Judiciary chairman wants warrant exception in email privacy bill

Greg Nash

House Judiciary Chairman Bob Goodlatte (R-Va.) on Tuesday proposed tweaking an email privacy bill supported by more than 300 members to include an exemption that would force Internet companies to turn over customer data during an emergency.

Supporters of the Email Privacy Act see any changes as unnecessary, given that the bill has won support from a supermajority of the House in the past two congresses. However, reservations from federal agencies and law enforcement to the legislation have prevented the bill from moving.

{mosads}The legislation is aimed at closing a loophole in the 1986 Electronic Communications Privacy Act (ECPA) that lets the government use a subpoena, rather than a warrant, to force companies such as Google and other service providers to hand over customers’ electronic communications if they are more than 180 days old.

Goodlatte, however, said there is “nuance” within the law. In his opening statement at a hearing Tuesday, Goodlatte endorsed one change supported by law enforcement that would make it mandatory for Internet companies to turn over information in an emergency situation before a warrant has been obtained. 

Currently companies may voluntarily turn over such information in an emergency. 

“It is well-settled law that the government may conduct a search in the absence of a warrant in certain instances, including when the government determines that an emergency exists requiring the search or when the government obtains the consent of the owner of the information,” the chairman said. 

Outside advocates and companies like Google have opposed that exception, calling it unnecessary and warning it could bring with it privacy and security problems. 

Google noted that it already complies with about 80 percent of emergency requests. Some of those denials come because it does not posses the information asked for by law enforcement. The tech giant also pointed to a government watchdog that has found previous instances where the government abused its emergency powers.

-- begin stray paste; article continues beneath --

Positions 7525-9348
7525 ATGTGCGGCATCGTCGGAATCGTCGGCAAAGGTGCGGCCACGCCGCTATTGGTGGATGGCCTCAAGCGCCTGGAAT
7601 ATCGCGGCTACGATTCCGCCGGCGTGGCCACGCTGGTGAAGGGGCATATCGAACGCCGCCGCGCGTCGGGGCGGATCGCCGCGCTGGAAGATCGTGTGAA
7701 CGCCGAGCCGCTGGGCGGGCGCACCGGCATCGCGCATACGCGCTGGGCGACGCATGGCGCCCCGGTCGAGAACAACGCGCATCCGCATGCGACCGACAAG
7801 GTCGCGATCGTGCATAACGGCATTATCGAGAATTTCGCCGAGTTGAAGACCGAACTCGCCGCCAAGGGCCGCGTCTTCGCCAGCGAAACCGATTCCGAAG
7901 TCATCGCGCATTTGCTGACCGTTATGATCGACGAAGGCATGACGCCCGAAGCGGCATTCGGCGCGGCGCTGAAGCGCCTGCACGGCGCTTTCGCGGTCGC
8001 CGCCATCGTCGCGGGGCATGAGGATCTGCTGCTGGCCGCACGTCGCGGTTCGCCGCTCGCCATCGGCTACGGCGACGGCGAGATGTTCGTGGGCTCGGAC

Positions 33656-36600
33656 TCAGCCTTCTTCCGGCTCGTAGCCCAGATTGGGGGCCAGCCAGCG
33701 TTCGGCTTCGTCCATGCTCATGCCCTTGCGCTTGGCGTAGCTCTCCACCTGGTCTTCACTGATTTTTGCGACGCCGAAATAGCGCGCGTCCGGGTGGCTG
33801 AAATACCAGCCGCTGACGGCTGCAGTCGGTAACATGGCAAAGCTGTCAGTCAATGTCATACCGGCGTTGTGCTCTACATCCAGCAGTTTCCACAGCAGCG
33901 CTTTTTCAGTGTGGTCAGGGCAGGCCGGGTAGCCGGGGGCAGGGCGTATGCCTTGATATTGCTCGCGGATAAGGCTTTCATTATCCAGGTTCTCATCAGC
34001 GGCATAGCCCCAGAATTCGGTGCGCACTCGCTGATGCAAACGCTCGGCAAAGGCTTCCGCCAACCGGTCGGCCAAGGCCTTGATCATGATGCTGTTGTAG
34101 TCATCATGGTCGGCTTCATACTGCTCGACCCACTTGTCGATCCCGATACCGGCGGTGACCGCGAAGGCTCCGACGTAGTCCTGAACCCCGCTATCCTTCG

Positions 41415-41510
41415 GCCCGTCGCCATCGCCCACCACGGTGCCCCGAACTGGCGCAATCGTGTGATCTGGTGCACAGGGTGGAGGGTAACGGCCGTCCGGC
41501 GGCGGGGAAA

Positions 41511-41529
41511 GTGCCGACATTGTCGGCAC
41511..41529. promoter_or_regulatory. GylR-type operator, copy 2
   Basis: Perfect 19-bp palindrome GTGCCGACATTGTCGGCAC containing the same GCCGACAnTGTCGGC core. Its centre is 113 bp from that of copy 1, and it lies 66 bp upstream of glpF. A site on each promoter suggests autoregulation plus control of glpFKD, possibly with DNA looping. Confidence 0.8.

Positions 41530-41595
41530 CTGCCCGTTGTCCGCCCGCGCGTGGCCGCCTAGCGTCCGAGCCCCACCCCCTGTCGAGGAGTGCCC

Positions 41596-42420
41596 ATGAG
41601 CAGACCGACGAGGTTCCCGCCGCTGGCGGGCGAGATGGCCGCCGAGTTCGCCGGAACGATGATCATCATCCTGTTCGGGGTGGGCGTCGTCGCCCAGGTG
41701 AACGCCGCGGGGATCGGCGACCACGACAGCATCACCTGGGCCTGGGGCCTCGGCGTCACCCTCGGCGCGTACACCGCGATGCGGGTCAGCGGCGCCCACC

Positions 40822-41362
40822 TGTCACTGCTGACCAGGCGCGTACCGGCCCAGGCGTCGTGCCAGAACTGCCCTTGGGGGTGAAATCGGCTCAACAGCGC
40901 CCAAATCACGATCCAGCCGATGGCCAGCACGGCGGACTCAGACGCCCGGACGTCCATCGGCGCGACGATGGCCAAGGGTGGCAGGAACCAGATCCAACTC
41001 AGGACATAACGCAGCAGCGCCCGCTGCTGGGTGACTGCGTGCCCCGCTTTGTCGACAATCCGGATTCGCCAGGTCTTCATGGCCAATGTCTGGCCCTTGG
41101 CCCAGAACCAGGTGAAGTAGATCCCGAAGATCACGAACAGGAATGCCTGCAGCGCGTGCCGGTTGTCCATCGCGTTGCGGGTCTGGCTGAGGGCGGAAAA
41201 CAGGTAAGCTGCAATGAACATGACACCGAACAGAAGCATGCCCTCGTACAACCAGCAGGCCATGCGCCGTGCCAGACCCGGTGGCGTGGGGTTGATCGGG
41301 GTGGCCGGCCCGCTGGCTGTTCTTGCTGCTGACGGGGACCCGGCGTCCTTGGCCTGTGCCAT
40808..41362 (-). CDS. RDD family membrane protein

“It unfortunately appears to be the case that some law enforcement officials make emergency disclosure requests because it is easier than getting legal process, with the checks that come with it, even though legal process is available in a timely manner,” Google’s Richard Salgado said in prepared remarks. 

Agencies like the Securities and Exchange Commission (SEC) have also asked for carve-outs. The SEC and other civil enforcement agencies lack authority to obtain criminal warrants. 

They can already seek electronic records with a subpoena from the target of an investigation, but they also want the ability to compel service providers to hand over customer information if it is relevant to an investigation. 

Goodlatte was not as specific in his endorsement of the civil agency carve-out, but he noted, “Congress should also continue to ensure that civil investigative agencies are able to obtain electronic communication information for civil violations of federal law.”

In the new framework, he said a subpoena should first be served to the target of the investigation, hinting that a subpoena could later be served to an Internet company if the first process did not provide results.  

The SEC and other law enforcement agencies stopped using the ECPA subpoena loophole after a 2010 court ruling — United States v. Warshak — that found government demands for tech companies to turn over customer emails without a warrant is a violation of the Fourth Amendment.

“I think the court has decided and you are not happy with the court decision,” Rep. Jim Sensenbrenner (R-Wis.) told an SEC official Tuesday. “And what your testimony says is you’d like to expand something that has already been held unconstitutional.”

Tags Bob Goodlatte ECPA Electronic Communications Privacy Act Email Privacy Act Jim Sensenbrenner
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